POSTED ON APRIL 20, 2011:
All In Favor. Tulsa Public Schools released the results of a survey of teachers, principals and other certified staff who were asked to rate various aspects of the three Project Schoolhouse proposals.
Among the survey findings more than half of educators rated the accessibility and equity of current TPS programs to all children in the district as "not equitable."
Most teachers and principals were willing to change to a different school if it meant greater student access to the Trade-Ups such as "community schools," greater access to tutoring, the availability of art, band, orchestra and physical education, more elective options, more after-school activities, college preparatory programs and other criteria.
Nearly 73 percent of educators said they are in favor of recreating Rogers High School as a lottery magnet school, giving students in grades 9 through 12 the opportunity to earn a high school diploma and an associate's degree concurrently. TPS educators were nearly unanimous in their support for access to pre-kindergarten and early childhood development programs.
A total of 1,396 teachers, principals and certified staff members responded to the survey. Teachers represented 95.1 percent of the survey respondents, with principals and certified staff members representing the remaining 4.9 percent. Visit tulsaschools.org to see the full results of the survey.
Down Under. The public is invited to attend an annual damage prevention and emergency response program. This program will provide valuable information about the nation's infrastructure that is located in individual communities.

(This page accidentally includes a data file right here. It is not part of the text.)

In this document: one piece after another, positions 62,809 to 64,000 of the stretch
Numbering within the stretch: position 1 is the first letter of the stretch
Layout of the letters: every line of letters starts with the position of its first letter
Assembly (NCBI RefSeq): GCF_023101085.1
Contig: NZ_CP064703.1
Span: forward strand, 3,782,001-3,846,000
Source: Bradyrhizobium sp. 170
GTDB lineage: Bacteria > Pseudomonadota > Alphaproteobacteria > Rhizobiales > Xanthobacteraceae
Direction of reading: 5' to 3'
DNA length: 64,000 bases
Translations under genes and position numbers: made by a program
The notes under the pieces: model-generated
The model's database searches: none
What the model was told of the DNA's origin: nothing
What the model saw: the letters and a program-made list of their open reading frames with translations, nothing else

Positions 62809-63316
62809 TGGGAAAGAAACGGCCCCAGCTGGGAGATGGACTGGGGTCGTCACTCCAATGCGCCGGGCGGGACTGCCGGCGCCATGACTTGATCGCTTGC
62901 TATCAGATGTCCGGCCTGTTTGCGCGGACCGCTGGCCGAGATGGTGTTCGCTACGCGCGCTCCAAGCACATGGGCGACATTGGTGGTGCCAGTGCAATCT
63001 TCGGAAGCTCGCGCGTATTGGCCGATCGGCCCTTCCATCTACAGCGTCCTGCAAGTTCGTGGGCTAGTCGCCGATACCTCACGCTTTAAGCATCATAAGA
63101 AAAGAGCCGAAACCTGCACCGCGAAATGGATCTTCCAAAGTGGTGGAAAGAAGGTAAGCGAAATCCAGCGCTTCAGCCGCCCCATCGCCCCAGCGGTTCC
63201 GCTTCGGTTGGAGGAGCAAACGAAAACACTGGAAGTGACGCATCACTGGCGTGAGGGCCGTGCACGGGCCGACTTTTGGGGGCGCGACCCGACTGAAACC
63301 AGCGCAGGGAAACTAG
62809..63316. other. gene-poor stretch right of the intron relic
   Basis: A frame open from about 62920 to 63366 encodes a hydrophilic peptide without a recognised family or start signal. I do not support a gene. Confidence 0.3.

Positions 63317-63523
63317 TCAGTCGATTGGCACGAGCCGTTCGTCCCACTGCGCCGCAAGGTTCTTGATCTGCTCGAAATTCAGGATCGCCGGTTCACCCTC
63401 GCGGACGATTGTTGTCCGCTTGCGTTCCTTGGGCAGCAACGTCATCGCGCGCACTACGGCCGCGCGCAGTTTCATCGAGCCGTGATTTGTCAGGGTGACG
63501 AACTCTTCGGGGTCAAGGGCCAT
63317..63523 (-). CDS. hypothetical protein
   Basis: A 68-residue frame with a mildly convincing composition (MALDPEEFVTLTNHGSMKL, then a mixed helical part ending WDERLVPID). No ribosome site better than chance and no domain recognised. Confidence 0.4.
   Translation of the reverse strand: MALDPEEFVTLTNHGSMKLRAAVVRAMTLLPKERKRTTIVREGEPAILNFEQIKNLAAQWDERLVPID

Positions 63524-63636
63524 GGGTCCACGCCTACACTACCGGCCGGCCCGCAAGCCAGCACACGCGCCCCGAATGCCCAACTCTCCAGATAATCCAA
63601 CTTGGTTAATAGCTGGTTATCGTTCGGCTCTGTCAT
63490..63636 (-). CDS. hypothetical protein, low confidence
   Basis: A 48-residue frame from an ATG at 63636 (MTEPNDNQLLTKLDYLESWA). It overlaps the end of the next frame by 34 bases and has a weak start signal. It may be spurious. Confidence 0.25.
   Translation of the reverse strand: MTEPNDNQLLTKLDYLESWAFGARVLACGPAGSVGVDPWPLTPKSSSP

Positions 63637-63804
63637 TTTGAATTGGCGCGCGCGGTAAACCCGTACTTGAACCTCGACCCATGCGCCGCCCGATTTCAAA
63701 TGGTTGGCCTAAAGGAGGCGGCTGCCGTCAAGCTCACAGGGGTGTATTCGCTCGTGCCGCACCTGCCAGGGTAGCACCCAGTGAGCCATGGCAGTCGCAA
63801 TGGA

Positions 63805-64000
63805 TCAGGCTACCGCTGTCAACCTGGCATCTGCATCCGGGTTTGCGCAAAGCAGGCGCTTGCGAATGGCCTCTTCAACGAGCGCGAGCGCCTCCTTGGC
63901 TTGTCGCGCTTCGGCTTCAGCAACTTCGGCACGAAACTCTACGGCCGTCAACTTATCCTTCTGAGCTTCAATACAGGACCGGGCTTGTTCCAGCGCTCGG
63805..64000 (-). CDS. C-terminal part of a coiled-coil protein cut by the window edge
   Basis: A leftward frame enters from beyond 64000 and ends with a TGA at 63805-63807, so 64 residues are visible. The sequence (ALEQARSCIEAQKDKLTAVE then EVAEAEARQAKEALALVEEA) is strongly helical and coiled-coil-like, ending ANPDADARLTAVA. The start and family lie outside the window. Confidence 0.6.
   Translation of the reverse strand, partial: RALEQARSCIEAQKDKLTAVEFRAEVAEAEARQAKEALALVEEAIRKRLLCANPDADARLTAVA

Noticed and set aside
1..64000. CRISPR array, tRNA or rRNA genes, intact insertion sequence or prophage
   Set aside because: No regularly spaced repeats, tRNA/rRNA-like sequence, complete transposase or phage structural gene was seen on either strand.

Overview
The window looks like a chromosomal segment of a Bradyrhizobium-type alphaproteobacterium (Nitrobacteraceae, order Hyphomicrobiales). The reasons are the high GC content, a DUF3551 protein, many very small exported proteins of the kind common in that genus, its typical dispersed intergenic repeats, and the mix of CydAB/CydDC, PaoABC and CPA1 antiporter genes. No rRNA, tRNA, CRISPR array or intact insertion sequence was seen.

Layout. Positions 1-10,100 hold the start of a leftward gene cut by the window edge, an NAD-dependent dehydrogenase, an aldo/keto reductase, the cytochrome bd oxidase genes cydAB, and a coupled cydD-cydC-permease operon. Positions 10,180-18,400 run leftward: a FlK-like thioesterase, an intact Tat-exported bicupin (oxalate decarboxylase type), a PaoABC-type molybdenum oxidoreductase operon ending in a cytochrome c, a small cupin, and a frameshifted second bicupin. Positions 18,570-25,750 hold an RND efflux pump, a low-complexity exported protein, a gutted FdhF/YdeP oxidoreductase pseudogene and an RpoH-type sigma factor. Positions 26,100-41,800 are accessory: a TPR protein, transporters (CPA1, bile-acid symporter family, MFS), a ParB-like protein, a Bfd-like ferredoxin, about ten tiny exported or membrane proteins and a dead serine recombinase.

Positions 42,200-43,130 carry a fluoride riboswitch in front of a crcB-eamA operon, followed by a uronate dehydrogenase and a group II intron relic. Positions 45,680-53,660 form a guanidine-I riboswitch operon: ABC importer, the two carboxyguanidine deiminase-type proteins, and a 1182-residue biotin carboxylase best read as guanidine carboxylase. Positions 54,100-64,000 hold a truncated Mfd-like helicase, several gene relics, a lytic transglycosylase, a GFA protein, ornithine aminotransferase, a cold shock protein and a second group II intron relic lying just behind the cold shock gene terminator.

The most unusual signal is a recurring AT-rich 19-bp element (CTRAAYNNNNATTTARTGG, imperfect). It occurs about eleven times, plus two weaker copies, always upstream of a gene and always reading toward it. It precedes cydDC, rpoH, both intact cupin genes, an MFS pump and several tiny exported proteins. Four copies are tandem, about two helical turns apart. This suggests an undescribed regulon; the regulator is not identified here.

The program is part of an ongoing national effort to increase the knowledge and understanding of safe digging and damage prevention for underground utilities as well as aid in the coordination of public agencies along with the companies in specific areas. The Tulsa meeting is May 26 at the OSU-Tulsa Conference Center, 700 N. Greenwood Ave., at 11:30am. Visit pdigm.com for a complete list of cities and to register.
Limerick Legs. The Nimrod International Journal of Prose and Poetry and the Oklahoma Centennial Botanical Garden are hosting a Poetry Walk on April 30.
A celebration of April's National Poetry Month, the walk will take place at the Botanical Garden from 2-4:30pm.
The one-and-a-half mile walk will move through the Osage Forest, across the prairie and through 100-year-old persimmon groves. Walkers can listen to poems performed along the trail, read the poems on the "haiku" tree and stop to write their own. A mini-walk is also available. Umbrellas will be provided if it rains. A reception will follow.
Random Acts. A group of Go International Tulsa Students are setting out on a mission to inspire the Tulsa Community in a new and innovative way to create change in their world.
On April 29, the students are hosting the "Orphan for a Night" event. The public is encouraged to spend the night on the streets, an orphan's reality. Students hope to raise awareness for the cause of orphans and to inspire and empower Tulsans to create change in their city and the world.
Funds raised will support a farm that the students are buying in Cambodia to care for orphans they will be rescuing off the streets in June. Visit orphanforanight.com for more information.
This same organization also recently created "Sticky Inspiration," a simple outreach that leaves sticky notes around town with inspirational quotes.
The students flooded the Tulsa area with these sticky notes leaving them anywhere people would see them. The student's vision and desire is that people will be impacted through these notes of inspiration and therefore be inspired to think beyond what they were thinking for that day.
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